Constantly digging signals out of the noise is fatiguing. Timing sunrise and sunset openings to the far side of the world, while exciting, is disruptive to one's life and sleep pattern. It takes getting used to. Yet what can one do when the MUF to anywhere interesting drops below 7 MHz mid-evening. It's the low bands or nothing.

6 meters

There is a winter solstice sporadic E (Es) season. Unfortunately it is far less intense than the summer Es season. I've listened a bit to the activity when I see spots on the cluster but have yet to transmit. Working the same old stations motivates me very little.

Winter projects

There are many antenna projects that can be done in the coldest months. Last winter I put up my northeast Beverage in February. This year I want to add Beverages for other directions. I also plan to begin construction of a directional 80 meter array. Lots of planning has been done and the north field has been surveyed with the placement of the tower (driven element) and parasitic wire elements.

Despite the long list of winter antenna projects working outdoors in the snow and the wind is not all that pleasant. Although I enjoy winters and being active there is a significant difference between, say, snowshoeing, and antenna work. In one you're constantly on the move generating body heat, while in the other you quickly chill while moving slowly and doing detail work that must often be done with bare hands.

The trick is to alternate indoor and outdoor work to keep it from becoming a miserable grind. It also takes a few weeks to psyche myself to take the plunge to get out there and get it done. That means January. On the bright side there are no black flies or mosquitoes.

Upcoming

Despite my long list of woes there will indeed be a great deal of activity this winter. As I write this the big tower project is several day effort to completion, weather permitting. It will be nice to enjoy the fruits of my labour (and that of many friends) over the winter months. You will see a few articles coming up on topping the tower and discussing how the various antennas play.

Work inside the shack will continue apace. I intend to become SO2R and low-power multi-op capable before spring arrives. Additional work for the future will add the switching and filtering for high power, and more automation. You can get away with little filtering and other things when you stick to 100 watts in the contests.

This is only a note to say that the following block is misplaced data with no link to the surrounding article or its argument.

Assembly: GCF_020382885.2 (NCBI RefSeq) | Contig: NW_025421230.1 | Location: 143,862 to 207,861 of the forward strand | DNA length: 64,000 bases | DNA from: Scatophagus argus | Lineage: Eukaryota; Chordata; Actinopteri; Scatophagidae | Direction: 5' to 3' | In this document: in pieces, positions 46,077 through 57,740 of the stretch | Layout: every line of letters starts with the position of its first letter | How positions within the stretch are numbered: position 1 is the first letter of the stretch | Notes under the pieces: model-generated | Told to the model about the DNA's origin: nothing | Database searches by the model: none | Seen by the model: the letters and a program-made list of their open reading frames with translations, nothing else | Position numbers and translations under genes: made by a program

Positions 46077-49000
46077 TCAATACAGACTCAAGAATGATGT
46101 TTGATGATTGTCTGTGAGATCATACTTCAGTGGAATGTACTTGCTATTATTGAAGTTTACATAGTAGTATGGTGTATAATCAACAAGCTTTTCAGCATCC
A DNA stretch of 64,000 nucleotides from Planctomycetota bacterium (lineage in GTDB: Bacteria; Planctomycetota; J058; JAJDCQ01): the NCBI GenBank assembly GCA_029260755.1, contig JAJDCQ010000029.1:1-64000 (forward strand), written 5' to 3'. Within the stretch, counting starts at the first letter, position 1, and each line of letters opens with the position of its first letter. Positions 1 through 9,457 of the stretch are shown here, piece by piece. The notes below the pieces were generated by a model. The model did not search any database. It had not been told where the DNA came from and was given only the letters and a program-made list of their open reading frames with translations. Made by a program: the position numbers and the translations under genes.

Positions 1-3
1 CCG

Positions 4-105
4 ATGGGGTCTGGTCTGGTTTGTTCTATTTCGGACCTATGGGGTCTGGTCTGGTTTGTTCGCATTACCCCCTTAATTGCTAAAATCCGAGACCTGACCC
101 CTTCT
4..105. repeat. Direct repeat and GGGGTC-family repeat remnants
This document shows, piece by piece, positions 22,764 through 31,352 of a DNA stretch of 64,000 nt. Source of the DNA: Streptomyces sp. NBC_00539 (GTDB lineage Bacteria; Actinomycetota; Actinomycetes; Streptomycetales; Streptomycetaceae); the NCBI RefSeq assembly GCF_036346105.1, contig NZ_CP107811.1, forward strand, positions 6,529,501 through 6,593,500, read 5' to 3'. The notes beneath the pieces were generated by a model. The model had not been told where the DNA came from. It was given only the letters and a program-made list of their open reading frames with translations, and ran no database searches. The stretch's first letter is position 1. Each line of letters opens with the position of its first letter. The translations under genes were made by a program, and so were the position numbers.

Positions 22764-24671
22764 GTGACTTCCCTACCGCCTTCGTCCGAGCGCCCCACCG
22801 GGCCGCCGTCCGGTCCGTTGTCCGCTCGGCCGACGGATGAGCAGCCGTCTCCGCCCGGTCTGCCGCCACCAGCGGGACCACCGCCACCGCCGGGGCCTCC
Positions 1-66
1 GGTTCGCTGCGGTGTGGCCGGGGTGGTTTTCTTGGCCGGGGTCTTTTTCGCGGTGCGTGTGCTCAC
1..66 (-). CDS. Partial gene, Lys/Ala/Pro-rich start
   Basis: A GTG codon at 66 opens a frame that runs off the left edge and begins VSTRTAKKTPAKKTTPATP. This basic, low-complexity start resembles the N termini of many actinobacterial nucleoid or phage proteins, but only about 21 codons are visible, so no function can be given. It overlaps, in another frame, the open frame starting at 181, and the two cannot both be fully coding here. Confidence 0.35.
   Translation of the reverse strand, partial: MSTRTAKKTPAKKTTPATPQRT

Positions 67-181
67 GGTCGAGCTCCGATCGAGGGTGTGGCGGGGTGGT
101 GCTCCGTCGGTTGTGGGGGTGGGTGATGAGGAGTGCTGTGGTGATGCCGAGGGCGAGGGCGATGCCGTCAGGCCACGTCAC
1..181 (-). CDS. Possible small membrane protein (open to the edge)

My 2018 plan remains sketchy at present. I will return to this topic in January.

Tuesday, November 28, 2017

CQ WW CW: The Good and the Bad

CQ WW is arguably the biggest event on the contest calendar. My station was in poor shape for the SSB contest at the end of October and I hoped I'd have everything ready in time for the CW contest this past weekend. I didn't quite get there despite a big push in the final hours preceding the start of the contest on (our) Friday evening.

The most glaring hole in my station is that I was unable to run coax up to the yagis atop the big tower. You can see in the picture that they are up there sitting pretty, tuned and rotating, serving only to tease me. I ran out of time. At the last moment I had to choose between putting up a 40/80 inverted vee or one Heliax run. With nothing else for 80 meters I opted for the inverted vee.

In a way I'm complaining about nothing of importance. It's just that I know how much better I could have done had I completed the antenna work. As claimed score reports flood into 3830 it's clear that I did very well in comparison to others in my class and geographical region -- Single-op; All bands; Low power. Something worse happened to a local big gun who suffered a concussion that ultimately took him out of contention. I could only offer sympathy when we spoke before the contest. Health is more important than anything.

What follows is a detailed breakdown of my experience with the station as it was this weekend and what I learned. That will inform my future plans. I kept a notepad within reach with which to take notes so that I wouldn't forget. Items of significant importance I will delve into in future articles.